Don’t be fooled by the latest numbers released by the Labor Department reporting that unemployment has dropped to 8.3% due to a hiring surge … or the idea that the country’s problem is just a “crisis of confidence.” This is going to become real clear in the next several years as:
1. Folks who have gone back to school and racked up tens of thousands of dollars in student loan debt (in truth just to pay their basic bills) graduate and find themselves unemployed or way underemployed.
2. Folks who have been living off their credit cards, savings, and/or retirement run out of credit and money.
3. Prices for basic expenses such as housing, gas, food, and health care continue to go up.
What does it mean to be poor?
If it means living at or below the poverty line, then 15 percent of Americans — some 46 million people — qualify. But if it means living with a decent income and hardly any savings — so that one piece of bad luck, one major financial blow, could land you in serious, lasting trouble — then it’s a much larger number. In fact, it’s almost half the country.
“The resources that people have — they are using up those resources,” said Jennifer Brooks, director of state and local policy at the Corporation for Enterprise Development, a Washington, D.C., advocacy group. “They’re living off their savings. They’re at the end of their rope.”
The group issued a report today examining so-called liquid asset poverty households — the people who aren’t living below the poverty line, but don’t have enough money saved to weather a significant emergency.
According to the report, 43 percent of households in America — some 127.5 million people — are liquid-asset poor. If one of these households experiences a sudden loss of income, caused, for example, by a layoff or a medical emergency, it will fall below the poverty line within three months. People in these households simply don’t have enough cash to make it for very long in a crisis.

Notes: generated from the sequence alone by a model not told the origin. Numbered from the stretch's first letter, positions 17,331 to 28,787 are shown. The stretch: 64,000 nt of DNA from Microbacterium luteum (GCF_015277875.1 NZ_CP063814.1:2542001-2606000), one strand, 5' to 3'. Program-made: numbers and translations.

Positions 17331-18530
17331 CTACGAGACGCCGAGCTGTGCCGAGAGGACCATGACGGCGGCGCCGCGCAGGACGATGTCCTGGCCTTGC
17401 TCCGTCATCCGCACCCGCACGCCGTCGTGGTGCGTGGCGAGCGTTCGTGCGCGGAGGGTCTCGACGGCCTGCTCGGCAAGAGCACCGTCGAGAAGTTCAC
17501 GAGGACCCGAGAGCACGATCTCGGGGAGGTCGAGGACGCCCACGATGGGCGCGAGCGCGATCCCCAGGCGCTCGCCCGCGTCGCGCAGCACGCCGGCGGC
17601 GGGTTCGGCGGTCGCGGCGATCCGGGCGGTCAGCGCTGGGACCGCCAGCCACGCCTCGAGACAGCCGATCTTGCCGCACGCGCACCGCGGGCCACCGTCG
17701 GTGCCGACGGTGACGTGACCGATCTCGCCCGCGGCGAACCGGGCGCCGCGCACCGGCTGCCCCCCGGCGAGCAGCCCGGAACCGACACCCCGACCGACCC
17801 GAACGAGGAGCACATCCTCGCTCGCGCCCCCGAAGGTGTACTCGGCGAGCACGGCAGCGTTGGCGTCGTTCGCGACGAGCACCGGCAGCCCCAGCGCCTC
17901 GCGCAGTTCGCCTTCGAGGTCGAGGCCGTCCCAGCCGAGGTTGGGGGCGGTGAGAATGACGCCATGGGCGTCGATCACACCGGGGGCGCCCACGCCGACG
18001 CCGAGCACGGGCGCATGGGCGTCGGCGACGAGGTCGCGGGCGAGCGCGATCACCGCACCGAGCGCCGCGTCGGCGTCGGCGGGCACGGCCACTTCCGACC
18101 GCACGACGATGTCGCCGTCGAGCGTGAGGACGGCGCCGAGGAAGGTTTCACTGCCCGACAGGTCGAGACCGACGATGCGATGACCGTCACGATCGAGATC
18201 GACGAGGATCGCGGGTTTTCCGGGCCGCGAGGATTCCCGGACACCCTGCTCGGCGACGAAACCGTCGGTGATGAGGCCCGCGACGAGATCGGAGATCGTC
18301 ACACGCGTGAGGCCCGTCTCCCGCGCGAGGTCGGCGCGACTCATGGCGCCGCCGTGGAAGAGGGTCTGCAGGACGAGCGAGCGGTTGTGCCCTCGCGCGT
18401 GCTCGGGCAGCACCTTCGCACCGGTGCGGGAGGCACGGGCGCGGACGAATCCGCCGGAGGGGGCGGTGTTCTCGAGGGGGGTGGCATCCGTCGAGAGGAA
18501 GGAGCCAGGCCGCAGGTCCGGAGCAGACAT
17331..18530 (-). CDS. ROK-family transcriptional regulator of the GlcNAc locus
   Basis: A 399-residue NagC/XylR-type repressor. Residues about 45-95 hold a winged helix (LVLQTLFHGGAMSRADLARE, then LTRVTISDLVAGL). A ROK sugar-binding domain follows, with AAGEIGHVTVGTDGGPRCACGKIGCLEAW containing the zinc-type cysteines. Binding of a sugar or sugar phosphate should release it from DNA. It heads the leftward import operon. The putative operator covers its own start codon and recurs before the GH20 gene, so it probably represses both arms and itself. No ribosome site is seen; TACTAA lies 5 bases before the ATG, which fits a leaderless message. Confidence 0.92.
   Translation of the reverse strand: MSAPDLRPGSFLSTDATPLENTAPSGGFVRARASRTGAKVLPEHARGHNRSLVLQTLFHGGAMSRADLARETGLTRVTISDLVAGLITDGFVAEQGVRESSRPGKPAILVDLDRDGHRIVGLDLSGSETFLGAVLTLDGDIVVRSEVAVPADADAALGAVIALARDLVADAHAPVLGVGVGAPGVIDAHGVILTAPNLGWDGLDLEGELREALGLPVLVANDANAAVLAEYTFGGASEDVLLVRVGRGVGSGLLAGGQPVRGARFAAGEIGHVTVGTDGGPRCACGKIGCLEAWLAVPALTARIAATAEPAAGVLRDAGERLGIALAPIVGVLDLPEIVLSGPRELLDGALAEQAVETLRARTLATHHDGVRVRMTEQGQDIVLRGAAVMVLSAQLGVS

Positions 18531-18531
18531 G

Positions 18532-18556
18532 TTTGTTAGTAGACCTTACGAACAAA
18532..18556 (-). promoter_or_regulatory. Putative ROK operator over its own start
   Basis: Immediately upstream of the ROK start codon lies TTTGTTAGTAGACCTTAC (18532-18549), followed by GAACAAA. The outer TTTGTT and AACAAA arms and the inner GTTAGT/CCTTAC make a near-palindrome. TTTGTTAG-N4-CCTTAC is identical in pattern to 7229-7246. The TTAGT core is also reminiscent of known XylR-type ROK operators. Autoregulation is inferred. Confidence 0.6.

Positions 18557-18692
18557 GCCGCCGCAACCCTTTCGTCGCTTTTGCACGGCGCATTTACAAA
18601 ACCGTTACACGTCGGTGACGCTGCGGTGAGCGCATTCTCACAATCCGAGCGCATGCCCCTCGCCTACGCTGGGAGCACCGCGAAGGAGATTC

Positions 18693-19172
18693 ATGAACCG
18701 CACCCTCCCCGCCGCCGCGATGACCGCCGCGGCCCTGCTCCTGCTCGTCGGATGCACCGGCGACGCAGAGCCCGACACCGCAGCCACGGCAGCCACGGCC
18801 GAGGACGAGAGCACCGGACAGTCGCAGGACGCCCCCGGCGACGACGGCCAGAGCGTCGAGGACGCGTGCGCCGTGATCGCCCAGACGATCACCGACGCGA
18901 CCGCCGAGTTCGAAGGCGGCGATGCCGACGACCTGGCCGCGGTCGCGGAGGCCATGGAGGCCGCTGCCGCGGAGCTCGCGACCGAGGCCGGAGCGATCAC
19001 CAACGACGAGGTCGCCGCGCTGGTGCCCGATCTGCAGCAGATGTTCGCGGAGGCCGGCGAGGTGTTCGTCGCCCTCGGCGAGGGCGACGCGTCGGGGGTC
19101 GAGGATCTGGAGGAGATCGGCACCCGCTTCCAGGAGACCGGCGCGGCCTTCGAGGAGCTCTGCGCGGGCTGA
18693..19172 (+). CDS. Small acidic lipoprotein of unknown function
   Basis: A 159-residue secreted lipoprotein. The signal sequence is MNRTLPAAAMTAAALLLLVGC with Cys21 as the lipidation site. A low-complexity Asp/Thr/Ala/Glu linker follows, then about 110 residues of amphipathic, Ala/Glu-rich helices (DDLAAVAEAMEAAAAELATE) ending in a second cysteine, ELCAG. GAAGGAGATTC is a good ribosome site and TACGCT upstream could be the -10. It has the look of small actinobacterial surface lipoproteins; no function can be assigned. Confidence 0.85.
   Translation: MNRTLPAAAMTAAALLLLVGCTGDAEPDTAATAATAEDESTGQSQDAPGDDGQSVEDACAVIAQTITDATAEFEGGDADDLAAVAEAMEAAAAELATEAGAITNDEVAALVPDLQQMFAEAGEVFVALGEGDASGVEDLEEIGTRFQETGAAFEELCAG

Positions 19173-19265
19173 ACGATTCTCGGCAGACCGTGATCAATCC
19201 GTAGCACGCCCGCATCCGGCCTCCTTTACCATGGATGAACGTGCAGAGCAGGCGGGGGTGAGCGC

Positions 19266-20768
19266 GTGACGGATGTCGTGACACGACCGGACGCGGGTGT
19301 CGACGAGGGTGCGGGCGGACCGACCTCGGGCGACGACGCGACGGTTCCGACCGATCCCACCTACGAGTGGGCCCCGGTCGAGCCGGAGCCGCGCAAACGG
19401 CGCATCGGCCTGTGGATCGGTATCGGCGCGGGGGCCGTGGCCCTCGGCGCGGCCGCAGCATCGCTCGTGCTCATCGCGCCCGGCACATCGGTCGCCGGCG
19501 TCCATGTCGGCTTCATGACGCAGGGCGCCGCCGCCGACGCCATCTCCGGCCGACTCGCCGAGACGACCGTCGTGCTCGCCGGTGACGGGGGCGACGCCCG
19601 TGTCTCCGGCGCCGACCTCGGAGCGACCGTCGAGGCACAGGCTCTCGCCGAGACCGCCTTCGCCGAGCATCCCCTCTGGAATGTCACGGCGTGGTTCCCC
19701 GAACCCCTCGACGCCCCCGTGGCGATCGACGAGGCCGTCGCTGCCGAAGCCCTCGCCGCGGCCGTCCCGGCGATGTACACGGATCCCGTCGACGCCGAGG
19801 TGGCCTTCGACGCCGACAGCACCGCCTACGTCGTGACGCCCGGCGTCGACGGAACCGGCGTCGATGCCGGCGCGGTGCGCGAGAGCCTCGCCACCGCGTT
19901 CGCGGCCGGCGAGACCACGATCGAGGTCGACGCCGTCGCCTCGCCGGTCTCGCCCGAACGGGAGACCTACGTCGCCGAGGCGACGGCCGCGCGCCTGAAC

The findings underscore the struggles of many Americans during what has often seemed like an economic recovery in name only. While the Great Recession officially ended more than two years ago, unemployment remains high and wages have barely budged for most workers. For more people, whether they draw a paycheck or not, a life free of deprivation and financial anxiety seems perpetually out of reach.
That’s not to say that everyone who is liquid-asset poor spends all their time fretting. On the contrary, because many have regular paychecks coming in, they may not grasp the precariousness of their situation.
“They don’t necessarily realize how close people can be to one interruption to income or one interruption to health benefits,” said David Rothstein, the project director for asset building at the non-profit Policy Matters Ohio. “They’re one paycheck away from being in debt.”
Rothstein, who also serves on a steering committee at the Corporation for Enterprise Development, told The Huffington Post that payday lenders — who loan money to desperate borrowers at high interest rates, drawing people into hard-to-escape cycles of debt — are “a huge problem” in Ohio, as in many other states. People often turn to payday lenders to cover one-time, unexpected expenses, but can end up in a long and costly relationship.
“People say things like, it’s just one mechanical problem with their car,” said Rothstein. Before they know it, he said, “every other week, they’re back at the payday lending shop.”
The Corporation for Enterprise Development findings echo other recent studies showing that many Americans are ill-prepared for financial emergencies. Analysts said the reasons include flat wages, the high cost of medical treatment and the nationwide drop in housing values leaving homeowners with less wealth than they believed they had.
Andrea Levere, the president of Corporation for Enterprise Development, told HuffPost that greater financial literacy might have helped prevent the current situation.
People can “graduate high school and not know how to write a check,” Levere said, adding that an increased emphasis on personal responsibility for budgeting and spending should be an important part of any step forward.
At the same time, Corporation for Enterprise Development officials were quick to argue that public policy needs to address the scope of the problem. Levere cited the example of asset limits in public benefit programs, which restrict services like food assistance and public health insurance to households with few or no assets — a policy that critics say denies help to many people in need.
“In some cases,” said Levere, “it means they can’t even own a car that is in good enough shape to get them to work.”
Brooks agreed. “A family that loses its job, that was maybe solidly middle class, in a state where they have restrictive asset tests, is going to have to liquidate all their assets, all their savings for the future” in order to qualify for benefits.
The report maintains that there are a number of measures that could alleviate liquid asset poverty, from strengthening consumer protections against payday lenders to making greater assistance available to first-time homebuyers. Levere said even minor policy adjustments could have “revolutionary implications.”
“There’s a lot of ways forward. It doesn’t mean it’s not tough,” Levere said. “I’m a great believer in one step at a time.”